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A new Code of Practice hailed by the Government as safeguarding lawyers' conversations with their clients from unwarranted police surveillance has been condemned by the Law Society.
The code was unveiled by the Government last week in response to fears that the last administration's Police Bill, passed in March, did not protect lawyer-client confidentiality.
It has been released to 200 organisations for consultation, and states that chief constables should go to a judicial commissioner for approval to listen into conversations discussing matters subject to legal privilege.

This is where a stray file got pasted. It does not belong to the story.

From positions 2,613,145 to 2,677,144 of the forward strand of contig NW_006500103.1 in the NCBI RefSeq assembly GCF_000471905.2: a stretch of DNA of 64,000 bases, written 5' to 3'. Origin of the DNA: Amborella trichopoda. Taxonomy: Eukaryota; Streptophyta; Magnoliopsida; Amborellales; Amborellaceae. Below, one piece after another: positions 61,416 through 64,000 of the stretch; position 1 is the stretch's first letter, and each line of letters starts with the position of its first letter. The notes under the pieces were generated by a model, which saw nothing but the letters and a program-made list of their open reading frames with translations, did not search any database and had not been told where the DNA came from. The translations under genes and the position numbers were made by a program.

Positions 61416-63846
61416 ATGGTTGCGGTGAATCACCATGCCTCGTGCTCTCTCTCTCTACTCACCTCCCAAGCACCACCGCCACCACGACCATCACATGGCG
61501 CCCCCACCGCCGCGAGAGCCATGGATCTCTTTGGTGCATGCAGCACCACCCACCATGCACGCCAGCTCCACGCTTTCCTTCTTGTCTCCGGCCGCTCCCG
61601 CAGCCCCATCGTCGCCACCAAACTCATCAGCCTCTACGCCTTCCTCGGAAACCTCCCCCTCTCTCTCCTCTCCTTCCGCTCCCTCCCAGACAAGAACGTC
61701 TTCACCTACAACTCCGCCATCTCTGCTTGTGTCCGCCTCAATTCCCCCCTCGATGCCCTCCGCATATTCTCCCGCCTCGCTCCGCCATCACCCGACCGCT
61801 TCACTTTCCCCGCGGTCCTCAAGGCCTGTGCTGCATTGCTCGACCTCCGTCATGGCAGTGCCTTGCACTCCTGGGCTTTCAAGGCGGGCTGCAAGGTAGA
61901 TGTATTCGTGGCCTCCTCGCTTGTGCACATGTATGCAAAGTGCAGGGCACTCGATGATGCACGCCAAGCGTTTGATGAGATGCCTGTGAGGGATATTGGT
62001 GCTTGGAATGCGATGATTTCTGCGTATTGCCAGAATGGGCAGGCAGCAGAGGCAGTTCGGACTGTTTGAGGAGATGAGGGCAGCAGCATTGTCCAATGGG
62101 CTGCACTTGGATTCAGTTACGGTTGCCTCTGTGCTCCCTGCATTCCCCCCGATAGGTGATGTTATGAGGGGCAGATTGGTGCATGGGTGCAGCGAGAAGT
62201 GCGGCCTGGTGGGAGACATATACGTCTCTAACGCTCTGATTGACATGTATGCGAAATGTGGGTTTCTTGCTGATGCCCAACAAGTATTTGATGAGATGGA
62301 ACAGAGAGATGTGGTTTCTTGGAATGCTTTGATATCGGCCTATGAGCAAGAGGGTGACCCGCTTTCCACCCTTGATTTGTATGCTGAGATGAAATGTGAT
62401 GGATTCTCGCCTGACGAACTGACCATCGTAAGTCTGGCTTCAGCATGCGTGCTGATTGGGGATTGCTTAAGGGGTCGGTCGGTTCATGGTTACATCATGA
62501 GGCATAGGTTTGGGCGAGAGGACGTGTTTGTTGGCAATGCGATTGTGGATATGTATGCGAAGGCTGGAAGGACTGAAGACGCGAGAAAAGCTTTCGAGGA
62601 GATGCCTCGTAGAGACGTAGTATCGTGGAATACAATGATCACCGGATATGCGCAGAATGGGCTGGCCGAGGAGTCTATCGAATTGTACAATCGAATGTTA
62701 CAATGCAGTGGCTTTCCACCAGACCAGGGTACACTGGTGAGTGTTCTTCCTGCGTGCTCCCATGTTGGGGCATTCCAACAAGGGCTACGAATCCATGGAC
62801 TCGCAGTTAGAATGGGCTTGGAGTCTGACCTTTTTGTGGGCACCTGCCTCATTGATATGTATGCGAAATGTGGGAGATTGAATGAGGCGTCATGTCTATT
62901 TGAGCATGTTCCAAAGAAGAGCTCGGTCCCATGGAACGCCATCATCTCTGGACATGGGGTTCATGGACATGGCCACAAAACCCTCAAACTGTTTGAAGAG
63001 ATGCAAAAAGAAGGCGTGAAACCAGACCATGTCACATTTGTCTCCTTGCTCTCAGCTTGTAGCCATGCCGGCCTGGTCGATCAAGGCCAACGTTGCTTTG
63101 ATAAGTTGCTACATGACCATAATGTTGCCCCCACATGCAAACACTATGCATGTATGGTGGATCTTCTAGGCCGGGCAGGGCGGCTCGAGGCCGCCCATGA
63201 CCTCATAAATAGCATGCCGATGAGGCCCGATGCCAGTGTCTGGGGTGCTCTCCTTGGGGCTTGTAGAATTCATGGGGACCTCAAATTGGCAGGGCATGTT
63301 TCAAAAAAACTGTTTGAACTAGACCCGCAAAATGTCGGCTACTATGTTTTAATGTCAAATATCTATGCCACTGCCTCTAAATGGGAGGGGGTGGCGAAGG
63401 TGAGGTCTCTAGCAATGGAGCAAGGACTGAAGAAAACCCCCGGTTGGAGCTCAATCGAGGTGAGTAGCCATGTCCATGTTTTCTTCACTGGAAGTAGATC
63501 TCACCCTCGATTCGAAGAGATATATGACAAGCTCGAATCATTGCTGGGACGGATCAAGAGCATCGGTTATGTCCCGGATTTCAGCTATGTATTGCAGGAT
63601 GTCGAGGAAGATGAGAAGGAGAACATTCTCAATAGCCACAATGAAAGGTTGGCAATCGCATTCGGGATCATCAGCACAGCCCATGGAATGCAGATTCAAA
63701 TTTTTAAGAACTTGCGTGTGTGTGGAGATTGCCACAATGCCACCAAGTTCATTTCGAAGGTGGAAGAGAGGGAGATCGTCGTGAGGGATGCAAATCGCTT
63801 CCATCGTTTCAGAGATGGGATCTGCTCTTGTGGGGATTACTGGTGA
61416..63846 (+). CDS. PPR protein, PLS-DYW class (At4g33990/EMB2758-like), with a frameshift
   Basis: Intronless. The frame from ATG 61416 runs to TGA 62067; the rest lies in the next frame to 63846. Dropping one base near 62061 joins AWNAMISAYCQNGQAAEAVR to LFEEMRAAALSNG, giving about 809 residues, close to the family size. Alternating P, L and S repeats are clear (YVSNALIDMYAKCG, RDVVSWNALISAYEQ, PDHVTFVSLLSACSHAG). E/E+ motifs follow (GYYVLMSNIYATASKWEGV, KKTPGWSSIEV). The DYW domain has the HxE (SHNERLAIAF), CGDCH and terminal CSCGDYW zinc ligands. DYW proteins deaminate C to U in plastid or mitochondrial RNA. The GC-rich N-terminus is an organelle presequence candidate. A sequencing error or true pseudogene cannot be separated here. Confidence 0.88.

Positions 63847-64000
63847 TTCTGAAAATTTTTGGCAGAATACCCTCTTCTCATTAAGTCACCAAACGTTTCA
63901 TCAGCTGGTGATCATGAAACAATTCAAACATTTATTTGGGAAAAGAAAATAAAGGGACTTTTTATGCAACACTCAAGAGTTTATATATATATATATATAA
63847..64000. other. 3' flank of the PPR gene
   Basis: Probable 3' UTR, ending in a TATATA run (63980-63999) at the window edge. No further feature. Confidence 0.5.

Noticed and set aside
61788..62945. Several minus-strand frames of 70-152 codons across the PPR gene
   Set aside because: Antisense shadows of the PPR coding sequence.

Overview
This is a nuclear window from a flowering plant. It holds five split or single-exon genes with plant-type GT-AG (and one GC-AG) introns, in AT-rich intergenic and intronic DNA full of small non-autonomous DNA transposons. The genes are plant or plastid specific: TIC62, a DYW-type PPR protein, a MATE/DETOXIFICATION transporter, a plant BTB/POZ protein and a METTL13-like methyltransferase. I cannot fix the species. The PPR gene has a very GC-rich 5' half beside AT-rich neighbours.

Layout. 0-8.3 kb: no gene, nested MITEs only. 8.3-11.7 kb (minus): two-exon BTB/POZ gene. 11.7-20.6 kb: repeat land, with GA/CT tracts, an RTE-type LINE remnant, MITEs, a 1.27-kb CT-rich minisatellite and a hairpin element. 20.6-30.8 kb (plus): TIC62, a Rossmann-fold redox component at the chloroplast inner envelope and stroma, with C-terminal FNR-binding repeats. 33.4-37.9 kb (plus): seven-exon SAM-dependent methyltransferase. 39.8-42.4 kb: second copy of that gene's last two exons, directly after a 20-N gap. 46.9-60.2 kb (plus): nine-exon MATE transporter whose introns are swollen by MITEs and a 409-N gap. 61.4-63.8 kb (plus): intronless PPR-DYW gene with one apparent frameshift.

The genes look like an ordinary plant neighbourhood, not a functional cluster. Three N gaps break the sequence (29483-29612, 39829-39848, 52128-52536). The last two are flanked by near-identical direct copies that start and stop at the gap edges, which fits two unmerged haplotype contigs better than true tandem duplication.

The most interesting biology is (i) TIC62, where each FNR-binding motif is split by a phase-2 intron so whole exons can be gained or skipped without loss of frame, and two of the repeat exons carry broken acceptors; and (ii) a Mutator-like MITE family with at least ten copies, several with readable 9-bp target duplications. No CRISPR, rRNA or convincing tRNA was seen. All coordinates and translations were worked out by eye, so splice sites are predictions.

In urgent cases police can get that approval retrospectively.
But Roger Ede, secretary of the Law Society's criminal law committee, said the code would not prevent solicitors' conversations with clients being bugged by the police.
He said the commissioner would only be able to make a decision within the framework of the Police Bill.
"The code of practice does nothing to help. It doesn't even begin to tackle the problem," he said.
The society now has until 30 September to convince the Government that legal privilege should be fully protected in legislation and bugging should only be allowed if lawyers are involved in criminal activity.
Ede said: "I'm not optimistic because the Home Office is already aware of our concerns."
The Code received a warmer welcome from the Bar Council following a fierce attack on bugging provisions in the Police Bill by chairman Robert Owen QC earlier this year.